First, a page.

I had originally written some huge articles but decided to synthesize my points and spare you the long rambling. You can thank me later. However, it does perhaps lose some eloquence… or congruity, so if you’re wondering why this article is so brief and seemingly disconnected, you at least now have a reason.
It’s time for a light-hearted article on this blog!
I went to go see Your Name in a theatre. I didn’t know you had such an interesting name. You may bow at any time – Japanese style, of course – but be sure to back away first so you don’t bump your computer monitor. Gee, I wish I could have a movie named after me… just kidding.
Like any award-winning movie, our hero and heroine repeat the title’s name over and over, supporting that typical time travel trope of only forgetting the most memorable part of your experience (if you’re good at remembering names, that is). Like many time travel stories, this romance separates our girl who leapt through time from her Satoru Fujinuma by a Stein’s gate. What a memorable trope.
The story is about a boy named Taki and a girl named Mitsuha who wake up and find themselves in each other’s bodies. As the story gradually progresses, they learn about each other through their interactions with friends and neighbors, find themselves in a desperate situation where they must work together, and by the end, they fulfill the much-anticipated happy ending and the audience isn’t walking away feeling like there are too many plot holes.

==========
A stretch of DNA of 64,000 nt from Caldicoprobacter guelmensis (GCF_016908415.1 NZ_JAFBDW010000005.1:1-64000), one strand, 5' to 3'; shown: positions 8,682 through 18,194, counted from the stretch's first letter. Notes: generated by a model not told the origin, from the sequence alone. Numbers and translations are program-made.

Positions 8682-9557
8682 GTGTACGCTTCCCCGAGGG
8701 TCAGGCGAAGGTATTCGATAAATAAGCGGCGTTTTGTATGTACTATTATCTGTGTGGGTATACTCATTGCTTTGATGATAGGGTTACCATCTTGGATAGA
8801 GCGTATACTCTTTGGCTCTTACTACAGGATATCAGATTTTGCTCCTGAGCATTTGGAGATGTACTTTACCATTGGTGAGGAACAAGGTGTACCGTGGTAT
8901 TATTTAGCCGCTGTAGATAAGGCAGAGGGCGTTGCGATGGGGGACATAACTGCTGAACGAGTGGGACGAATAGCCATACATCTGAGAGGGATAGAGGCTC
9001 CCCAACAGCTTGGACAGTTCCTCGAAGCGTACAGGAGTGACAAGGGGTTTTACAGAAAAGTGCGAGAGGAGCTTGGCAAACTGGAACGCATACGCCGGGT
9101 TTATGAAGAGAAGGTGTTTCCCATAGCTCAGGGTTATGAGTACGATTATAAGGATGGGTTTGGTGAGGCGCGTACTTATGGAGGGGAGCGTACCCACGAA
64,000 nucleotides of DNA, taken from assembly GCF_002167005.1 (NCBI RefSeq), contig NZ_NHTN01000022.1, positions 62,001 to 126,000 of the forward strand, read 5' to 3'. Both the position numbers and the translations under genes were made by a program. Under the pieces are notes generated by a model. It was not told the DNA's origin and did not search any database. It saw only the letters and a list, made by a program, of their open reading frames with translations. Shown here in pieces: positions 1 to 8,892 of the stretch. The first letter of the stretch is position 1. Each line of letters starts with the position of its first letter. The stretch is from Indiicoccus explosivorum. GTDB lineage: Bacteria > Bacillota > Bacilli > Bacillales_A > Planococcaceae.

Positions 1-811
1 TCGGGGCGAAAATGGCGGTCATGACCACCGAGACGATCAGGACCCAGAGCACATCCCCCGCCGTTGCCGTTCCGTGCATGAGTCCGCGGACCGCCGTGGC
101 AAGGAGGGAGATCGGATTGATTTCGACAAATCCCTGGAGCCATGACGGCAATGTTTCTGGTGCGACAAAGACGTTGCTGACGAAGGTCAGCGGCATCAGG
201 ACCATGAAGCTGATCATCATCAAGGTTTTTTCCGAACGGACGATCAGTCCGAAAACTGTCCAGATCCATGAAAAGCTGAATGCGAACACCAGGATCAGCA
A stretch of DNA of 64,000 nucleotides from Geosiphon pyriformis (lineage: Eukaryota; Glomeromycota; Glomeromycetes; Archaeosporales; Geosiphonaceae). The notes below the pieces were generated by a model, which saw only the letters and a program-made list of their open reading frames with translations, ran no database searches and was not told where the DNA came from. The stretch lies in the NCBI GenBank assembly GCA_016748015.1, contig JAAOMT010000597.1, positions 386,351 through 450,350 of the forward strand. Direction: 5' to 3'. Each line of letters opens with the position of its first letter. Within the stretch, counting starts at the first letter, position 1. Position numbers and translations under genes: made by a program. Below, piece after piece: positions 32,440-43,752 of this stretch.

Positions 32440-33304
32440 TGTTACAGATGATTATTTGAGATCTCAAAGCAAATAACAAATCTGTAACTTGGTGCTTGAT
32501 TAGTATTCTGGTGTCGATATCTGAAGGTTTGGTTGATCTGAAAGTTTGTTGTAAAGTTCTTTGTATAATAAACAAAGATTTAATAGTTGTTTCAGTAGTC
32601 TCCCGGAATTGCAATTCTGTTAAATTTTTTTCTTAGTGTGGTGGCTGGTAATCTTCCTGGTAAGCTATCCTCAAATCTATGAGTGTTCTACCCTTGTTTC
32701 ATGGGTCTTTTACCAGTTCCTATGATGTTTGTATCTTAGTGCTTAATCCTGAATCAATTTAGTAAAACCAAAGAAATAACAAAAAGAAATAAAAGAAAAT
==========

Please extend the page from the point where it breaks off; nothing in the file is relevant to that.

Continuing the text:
To summarize it in terms of genres: high-school, romance, drama, sci-fi, and eye-candy.
I’m going to start off with the story details and then eventually sing about the eye-candy.
Miyazaki directs a Zero. The film shoot revealed many deaths without showing one. And how many other cryptic ways of speaking about this movie can we utilize to describe this modern motion picture? A well-awarded (or nominated) documentary of many miserable failures? Yes, even that would be accurate. In this article, I briefly critique the Studio Ghibli film, The Wind Rises.